6. Every behavior has a positive intention even if it has a negative impact
Everything a person does is meant to help them in some way. The action may actually be detrimental to what they want to achieve however, the intention behind the action is to make the situation better for themselves, not worse.
For example; someone screaming and shouting may seem like a negative behavior but the goal of the person screaming may be to protect themselves or to push someone away that they dislike – not realizing that the method they are using is inappropriate or ineffective.
7. You are in charge of how you communicate
This is an empowering principle as it means that you have the flexibility to reach the goal you want. You must be able to change your communication if you require a different response or approach a situation with different ideas to help the person get to the goal that is desired. In either case, it is up to you to have the flexibility to succeed.
The Meta Model
When we communicate we automatically edit what we say as we can’t include all of our thoughts, beliefs, memories and decisions into all our statements. For example; if you say “I think my friend doesn't like me”. This is a simple statement that includes many things that are left out as they are not necessary to express how you feel. You left out which friend, how you know the friend doesn't like you, why the friend doesn't like you (in your opinion) and so on. Basically you left your values, memories, decision making process and perspective on your friend.
In the language of the Meta Model all the stuff you left out in making your assessment is called the ‘deep structure’ (of your thoughts) while what you ended up saying is your ‘surface structure’ or what is said minus the totality of your assessment.
The problems that tend to arise in communication are often because those who you are talking to do not know the deep structure of what you are saying. They can only ‘see’ the surface structure of what you are saying. As a consequence all the details left out are filled in by their own understanding of the words you are using and the meanings they convey. That means that when someone is trying to help you based on just a few statements, all their advice is based on the deep structure of their own experiences (i.e. people will often assume they understand what you are saying without knowing the details). This leads to misunderstandings and bad advice.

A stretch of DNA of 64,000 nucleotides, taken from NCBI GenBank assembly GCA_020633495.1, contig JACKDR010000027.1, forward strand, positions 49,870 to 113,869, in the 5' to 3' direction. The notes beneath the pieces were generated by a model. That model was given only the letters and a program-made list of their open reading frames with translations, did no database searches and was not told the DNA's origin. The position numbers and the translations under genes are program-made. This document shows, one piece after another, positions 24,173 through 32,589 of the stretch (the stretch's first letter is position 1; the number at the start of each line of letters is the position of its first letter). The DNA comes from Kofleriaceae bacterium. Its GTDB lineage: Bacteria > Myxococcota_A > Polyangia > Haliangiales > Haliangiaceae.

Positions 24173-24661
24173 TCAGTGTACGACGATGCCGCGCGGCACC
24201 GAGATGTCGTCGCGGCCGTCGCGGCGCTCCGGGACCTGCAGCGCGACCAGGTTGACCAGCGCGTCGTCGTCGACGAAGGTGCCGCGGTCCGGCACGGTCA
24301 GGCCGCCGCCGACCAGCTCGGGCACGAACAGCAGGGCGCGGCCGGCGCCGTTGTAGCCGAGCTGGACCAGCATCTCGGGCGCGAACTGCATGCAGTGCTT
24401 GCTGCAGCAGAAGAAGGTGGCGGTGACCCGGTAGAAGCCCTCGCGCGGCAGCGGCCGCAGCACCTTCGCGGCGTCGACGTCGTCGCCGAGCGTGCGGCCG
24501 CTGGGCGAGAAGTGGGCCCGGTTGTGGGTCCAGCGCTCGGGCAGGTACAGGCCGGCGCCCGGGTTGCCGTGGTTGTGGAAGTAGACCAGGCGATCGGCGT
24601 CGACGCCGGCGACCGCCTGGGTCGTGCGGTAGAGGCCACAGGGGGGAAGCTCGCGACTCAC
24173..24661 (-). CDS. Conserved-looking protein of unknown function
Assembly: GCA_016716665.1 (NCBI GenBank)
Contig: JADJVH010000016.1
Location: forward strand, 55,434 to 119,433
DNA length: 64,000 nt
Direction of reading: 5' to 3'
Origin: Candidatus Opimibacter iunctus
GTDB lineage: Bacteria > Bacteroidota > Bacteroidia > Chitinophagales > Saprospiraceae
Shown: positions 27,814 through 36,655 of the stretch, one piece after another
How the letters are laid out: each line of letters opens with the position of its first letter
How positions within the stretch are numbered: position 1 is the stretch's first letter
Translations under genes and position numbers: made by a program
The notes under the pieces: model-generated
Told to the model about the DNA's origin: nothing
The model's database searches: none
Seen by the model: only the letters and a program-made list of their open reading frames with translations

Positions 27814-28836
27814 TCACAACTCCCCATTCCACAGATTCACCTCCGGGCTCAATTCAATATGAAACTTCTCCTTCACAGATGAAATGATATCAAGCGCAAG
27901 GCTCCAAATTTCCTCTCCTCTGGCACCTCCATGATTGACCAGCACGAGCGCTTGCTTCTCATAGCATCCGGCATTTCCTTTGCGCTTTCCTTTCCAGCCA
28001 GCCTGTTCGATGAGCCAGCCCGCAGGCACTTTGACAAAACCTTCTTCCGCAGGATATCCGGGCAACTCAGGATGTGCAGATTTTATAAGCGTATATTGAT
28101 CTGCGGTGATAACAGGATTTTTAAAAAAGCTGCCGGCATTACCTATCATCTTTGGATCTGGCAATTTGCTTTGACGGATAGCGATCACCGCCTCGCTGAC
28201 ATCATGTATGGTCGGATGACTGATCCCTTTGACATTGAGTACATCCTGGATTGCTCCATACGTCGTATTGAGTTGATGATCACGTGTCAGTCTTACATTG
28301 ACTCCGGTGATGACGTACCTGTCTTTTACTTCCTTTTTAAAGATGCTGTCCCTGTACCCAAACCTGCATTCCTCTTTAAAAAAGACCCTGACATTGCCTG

Thus the Meta Model consists of a set of questions that should be asked to get to the deep structure of the thought being expressed. Understanding the deep structure will lead to better communication and better advice and even help a person understand their own problems and feelings to a greater degree.
The types of questions asked are designed to uncover information that is left out along the following lines.
Deletion: We leave out information. So ask ‘about what?’ or ‘which friend?’ or ‘how do you know this’ to get to the underlying deep structure.
Generalizations: We will often generalize our experiences to include everything when it may only be a specific problem (for example; a depressed person when looking back will only see a depressed life and will ‘forget’ all the good times coloring all of their life with the dull view of their sad perspective).
Distortion: We will often exaggerate or over simplify a situation when you communicate. To get to the underlying structure of what is being said you have to ask questions to remove the deletion, generalization or distortion that tends to occur in our communications.
For more information on the Meta Model check out this page.
The Milton Model
The Milton Model is the exact opposite of the Meta Model in that instead of moving towards being specific the goal is to be vague.
The idea behind the Milton Model is that a person already has the mental resources to solve their problems and it is the job of the therapist to guide the client to access their own resources to solve their problems/challenges. By establishing rapport with the client the therapist figures out which way to guide the client based on the clients own responses and by structuring the language in the sentences being said to the client so they find deep meaning, that helps them to transform themselves from the inside out, using their own unconscious resources.
This process involves establishing rapport with the client so there is trust, followed by relaxing/focusing the client of the issues concerned - using positive suggestions and metaphors - so the client can guide him or her self out of their dilemma using their own inner resources.
Read more on the Milton Model here.
The "5 Minute" Phobia Cure